Revisiting Sputnik: The Will to Invest in Competitive AdvantagePublished: February 25, 2011 in Knowledge@Emory
In his January State of the Union address, President Obama discussed tax incentives aimed at helping America regain its competitive advantage. That kind of strategy has been used before—with mixed success—to help businesses, but using it to ramp up an entire nation may be another matter, according to Thomas M. Smith, an assistant finance professor at Emory University’s Goizueta Business School. In the aftermath of Obama’s speech, Smith spoke with Knowledge@Emory about the challenges and opportunities involved in revitalizing America’s competitive advantage.
Knowledge@Emory: When we speak of competitive advantage, we’re usually referring to corporations, not national economies. What does competitive advantage entail?
Smith: For a company, competitive advantage is about things like technology that gives the firm the ability to produce goods less expensively or with more quality at a good price, or it could be about lean manufacturing, supply chain development, or other strategies that offer manufacturers cost and quality at an advantageous price. For service companies it might mean having timely access to information and instituting rapid, accurate workflow arrangements that let employees operate steadily with some degree of independence.
Knowledge@Emory: What about for a nation?
Smith: For a country, competitive advantage means encouraging research and enabling workers to acquire advanced and efficient skill sets, production techniques, and information across industry lines. It also means training workers to understand complex systems so they can see how their job relates to the entire facility and to the entire firm—how their actions will affect total quality and profitability.
On a larger scale, we all need to understand how our actions affect the broader economy.
Knowledge@Emory: You mentioned that for companies, competitive advantage means producing goods and services at a competitive price. Nationally, how can the U.S. compete with low-wage countries like India and China?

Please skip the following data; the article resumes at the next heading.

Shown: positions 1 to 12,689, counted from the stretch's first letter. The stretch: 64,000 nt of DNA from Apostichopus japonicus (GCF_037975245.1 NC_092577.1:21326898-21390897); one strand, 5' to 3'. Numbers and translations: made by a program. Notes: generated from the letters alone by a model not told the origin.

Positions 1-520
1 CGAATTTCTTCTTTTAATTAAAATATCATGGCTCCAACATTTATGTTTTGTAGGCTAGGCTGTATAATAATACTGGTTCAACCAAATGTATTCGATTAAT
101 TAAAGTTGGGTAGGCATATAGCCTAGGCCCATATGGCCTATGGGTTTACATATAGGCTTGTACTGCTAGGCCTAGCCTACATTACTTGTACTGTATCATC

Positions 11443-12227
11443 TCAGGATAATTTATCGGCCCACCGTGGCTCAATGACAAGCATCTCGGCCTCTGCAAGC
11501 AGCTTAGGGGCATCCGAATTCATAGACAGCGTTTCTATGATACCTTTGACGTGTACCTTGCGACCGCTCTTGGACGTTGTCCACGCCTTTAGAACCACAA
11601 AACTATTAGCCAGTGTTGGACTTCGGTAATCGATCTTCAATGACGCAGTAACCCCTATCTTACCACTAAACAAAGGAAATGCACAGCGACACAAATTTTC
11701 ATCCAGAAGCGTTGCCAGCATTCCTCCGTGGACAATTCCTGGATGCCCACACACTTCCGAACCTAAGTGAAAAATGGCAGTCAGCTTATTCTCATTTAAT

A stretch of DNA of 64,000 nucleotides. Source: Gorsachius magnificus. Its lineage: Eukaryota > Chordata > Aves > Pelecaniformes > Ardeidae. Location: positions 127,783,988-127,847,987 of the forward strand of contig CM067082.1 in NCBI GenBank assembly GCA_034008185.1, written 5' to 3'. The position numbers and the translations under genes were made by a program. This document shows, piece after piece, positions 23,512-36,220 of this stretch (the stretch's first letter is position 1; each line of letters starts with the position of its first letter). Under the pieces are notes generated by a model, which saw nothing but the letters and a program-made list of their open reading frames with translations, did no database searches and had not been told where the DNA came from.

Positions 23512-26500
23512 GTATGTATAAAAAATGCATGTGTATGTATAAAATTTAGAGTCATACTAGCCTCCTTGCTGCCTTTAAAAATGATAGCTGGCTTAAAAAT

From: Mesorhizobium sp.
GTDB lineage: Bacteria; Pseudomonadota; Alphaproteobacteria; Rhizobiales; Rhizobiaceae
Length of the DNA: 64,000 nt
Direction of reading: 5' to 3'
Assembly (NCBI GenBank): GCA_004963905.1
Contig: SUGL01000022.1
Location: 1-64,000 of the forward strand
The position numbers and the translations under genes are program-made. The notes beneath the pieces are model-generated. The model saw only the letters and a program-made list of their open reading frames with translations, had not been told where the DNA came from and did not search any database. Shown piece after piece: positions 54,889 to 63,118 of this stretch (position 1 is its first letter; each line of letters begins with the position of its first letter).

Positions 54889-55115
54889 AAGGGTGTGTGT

Smith: A better educational program, and making more information available to everyone, would help, but the fact is we can’t compete with India, China, and other low-wage nations on pure cost. As a nation, we may have to be willing to give up on some industries—stop propping them up and just let them wither away, and concentrate on the value-added areas, like research and development, where we can compete.
Knowledge@Emory: President Obama called America’s need to promote economic competition a “Sputnik moment,” a reference to Russia’s October 1957 launch of a satellite that started the space race and prompted America to ramp up its educational system and the national space program. Do you think the U.S. has the will and the economic ability to respond to this ‘Sputnik moment’?
Smith: Back then there were two superpowers, and in addition to the perceived military threat, the United States’ pride was on the line—we didn’t want Russia to one-up us. The concept was so distasteful that we initiated a lot of educational and other programs that targeted a broad range of areas. My dad, for example, got a Ph.D. in English through a program called the National Defense Education Act that basically paid for his undergraduate and graduate studies. Back then the country recognized that everyone benefits from increased educational opportunities.
Knowledge@Emory: What’s different now?
Smith: As a society we take the short-term view. Look at cars; manufacturers used to dismiss Japan’s attention to quality and demand for small, fuel-efficient cars. Eventually, U.S. automakers paid the price.
Knowledge@Emory: Will tax breaks help?
Smith: Tax breaks rarely have clear-cut results. There’s no doubt they increase the disposable income of the companies or individuals who qualify, but whether they in fact align with the stated public policy behind their creation is another story.
Tax incentives may be aimed at getting companies to hire more people, but right now they’re not doing much of that; instead, companies seem to be spending the additional cash on equipment and technology that are designed to reduce the need for workers.
Knowledge@Emory: What other solutions might be more effective?
Smith: It’s not simple. First, the government has to carefully design tax breaks in a way that ensures that the behavior they stimulate will align with public policy.
Then on a broader scale, the nation has to decide if it’s willing to make the investments in education, technology, and industry that will yield long-term gains.
Knowledge@Emory: Right now, some people argue that such investments will increase the deficit.
Smith: They probably will. But that’s why we’ve got to decide if we’re willing to put up with some short-term discomfort in exchange for long-term gains. Industries are shifting, and if the U.S. is to stay competitive or regain its competitive advantage, it’ll have to decide how to address the changes in the world. We can’t ignore them.
Tax policy, in terms of business and educational incentives, is likely to be significant in determining how to ramp up our competitive advantage. But it has to be done in a fair, smart way. Designing that is not easy.
Knowledge@Emory: Do you think President Obama and the U.S. Congress have the will to do that?
Smith: I think Obama is trying to convince people it’s time to change the way we’ve been doing things, and to try to regain our competitive advantage. But I’m just not sure if people and politicians are ready for that message right now.